Dr. Hung-ju Lai 賴紅汝
Dr. Hung-Ju Lai is the Assistant Professor of the College of Humanities and Social Sciences at Providence University. Her interest in women’s rights and gender policy in Taiwanese context began when she became a social worker at a women’s welfare center. Her interest remained even after she completed her PhD. During the conference she shared her observations of NPOs and NGOs through a Taiwanese point of view.
She began by discussing how the nature of gender is personal, but it is also public to an extent. When talking about the nature of gender it is important to take into account the difference between the two sexes for social and cultural reasons. It is also important to acknowledge the fact that women face oppression from various aspects whether it is within their families in their personal lives, or outside in their public lives. For this to become better, change must start at the public sector, which includes politics. Dr. Lai talked about the book Gender Politics, by Klein published in 1984, in which three stages of gender consciousness are acknowledged. She also talked about Peggy McIntosh who came to Taiwan in 1985 and shared the concept of how the feminist movement might grow in Taiwan.
There are certain things that are required to be able to run a women’s organization. These include beliefs and ideologies, leadership and the physical organization of the NGO, and finally networking with other parties. One of the purposes as to why NGOs and NPOs do this is to be able to create change within the state or government. The Political Opportunity Structure must be open and valuable for the strategies to succeed. According to Dr. Lai NGOs and NPOs usually pick more than one issue to work on and from various fields. However, these issues can be seen from two perspectives, one is gender politics and the other sexual politics. The Gender Politics discuss work and employment, education, participation in politics, and properties. The Sexual Politics discusses refusing to be objectified and gaining autonomy regarding childbirth, coupling, and sexuality. Some issues are also interconnected globally. NGOs and NPOs should not try to avoid globalization as working together towards a specific goal is better.
Dr. Lai then reviewed the development of the feminist movement in Taiwan from the last decades. The feminist movement in Taiwan began during the 70s, only amongst the middle class in the Northern part of Taiwan. During the 1980s NGOs began working towards the goal but they had to abide by the patriarchal mentality. In the 90s NGOs worked towards making allies and helping out on multiple issues. In the 2000s women that were a part of the movement entered the government as consultants. Through her process, Dr. Lai has come up with three key findings, the process for creating space for conversation to policy formation, the mission of the NGOs versus the controversial issues, and the collaboration with other NGOs, or the state. Dr. Lai picked a relevant issue to explain the key findings, working rights for women. The general obstacles that are presented include doing unpaid domestic work, they must remain single if they want to keep their jobs as getting married means childbirth which leads to them leaving their jobs, low-pay, amongst others. NGOs can help out by speaking to the media and drawing attention to the issue, creating space for conversation. NGOs tackle different issues, but they also attack issues in different ways. An example given by Dr. Lai is abortion. Abortion can be dealt with differently depending on the type of NGO handling the issue. The solution may depend on whether the NGO is religious and conservative or progressive feminist. When tackling these issues, the NGOs are also forming and breaking necessary alliances when they choose an issue and where their position. Dr. Lai mentioned how, when talking about child prostitution progressive NGOs and the more conservative ones stood in the same ground, which formed an alliance in that topic, while their different views on abortion broke the alliance regarding that topic. The same goes for marriage rights and gay marriage. Some alliances may break due to different standpoints, in some cases even becoming opponents.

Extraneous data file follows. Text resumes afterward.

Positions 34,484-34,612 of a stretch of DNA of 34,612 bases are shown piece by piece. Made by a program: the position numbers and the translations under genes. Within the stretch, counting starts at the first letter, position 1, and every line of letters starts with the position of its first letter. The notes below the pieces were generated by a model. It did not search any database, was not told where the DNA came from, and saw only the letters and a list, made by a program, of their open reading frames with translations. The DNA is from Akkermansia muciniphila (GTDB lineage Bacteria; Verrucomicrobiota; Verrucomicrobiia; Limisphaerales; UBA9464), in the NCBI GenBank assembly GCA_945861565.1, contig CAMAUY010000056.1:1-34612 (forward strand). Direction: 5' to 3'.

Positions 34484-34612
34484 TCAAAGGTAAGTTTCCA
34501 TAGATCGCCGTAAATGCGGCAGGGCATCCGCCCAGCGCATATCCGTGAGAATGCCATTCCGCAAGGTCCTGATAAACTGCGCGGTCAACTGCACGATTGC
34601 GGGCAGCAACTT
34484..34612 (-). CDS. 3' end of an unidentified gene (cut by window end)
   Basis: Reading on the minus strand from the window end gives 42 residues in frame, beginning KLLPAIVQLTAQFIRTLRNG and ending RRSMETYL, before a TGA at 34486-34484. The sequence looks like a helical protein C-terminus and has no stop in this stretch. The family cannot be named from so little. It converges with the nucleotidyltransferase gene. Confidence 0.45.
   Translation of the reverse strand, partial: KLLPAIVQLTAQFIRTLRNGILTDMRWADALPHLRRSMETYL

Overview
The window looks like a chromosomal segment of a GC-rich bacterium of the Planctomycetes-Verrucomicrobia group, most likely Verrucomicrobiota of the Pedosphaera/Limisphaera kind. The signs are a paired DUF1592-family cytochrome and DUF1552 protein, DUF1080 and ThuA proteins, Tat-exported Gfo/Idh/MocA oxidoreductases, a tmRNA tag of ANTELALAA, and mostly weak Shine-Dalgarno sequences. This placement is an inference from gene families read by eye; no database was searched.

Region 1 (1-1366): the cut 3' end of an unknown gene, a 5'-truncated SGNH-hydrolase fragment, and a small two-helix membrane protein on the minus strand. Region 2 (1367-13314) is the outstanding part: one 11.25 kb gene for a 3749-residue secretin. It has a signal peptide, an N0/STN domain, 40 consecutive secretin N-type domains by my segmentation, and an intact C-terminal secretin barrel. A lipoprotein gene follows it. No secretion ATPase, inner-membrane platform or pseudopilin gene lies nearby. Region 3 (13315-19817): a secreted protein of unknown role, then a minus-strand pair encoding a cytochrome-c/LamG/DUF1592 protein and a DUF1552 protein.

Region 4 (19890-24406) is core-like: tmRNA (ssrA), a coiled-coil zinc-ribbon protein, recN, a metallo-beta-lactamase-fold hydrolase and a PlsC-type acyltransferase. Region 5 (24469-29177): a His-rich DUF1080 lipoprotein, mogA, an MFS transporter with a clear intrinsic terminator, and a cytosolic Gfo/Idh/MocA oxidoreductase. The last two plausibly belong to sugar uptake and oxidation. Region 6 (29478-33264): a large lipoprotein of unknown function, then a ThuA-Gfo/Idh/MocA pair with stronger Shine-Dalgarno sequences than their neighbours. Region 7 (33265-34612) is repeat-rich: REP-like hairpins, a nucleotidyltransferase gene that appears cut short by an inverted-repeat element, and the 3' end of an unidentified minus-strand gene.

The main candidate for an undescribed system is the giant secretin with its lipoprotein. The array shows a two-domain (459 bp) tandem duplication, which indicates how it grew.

Dr. Lai also talked about the NGOs within the public sector. Some NGOs are considered elite or executive because of their participation with the public sector by forming what is called a participatory democracy of scholars, NGOs, and public officials. Dr. Lai talked about how in the new century we have to ask whether gender has become equal or not and if there have been any improvements that allow us to move to a new phase. There are also new challenges to take into account when thinking of a new phase that would have to be included. Dr. Lai concludes with an overview of focuses that NGOs could apply to improve their strengths. These included asking what stage the NGO is at, what beliefs they support, what issues they’re aiming to discuss, and who the NGO is willing to form an alliance with.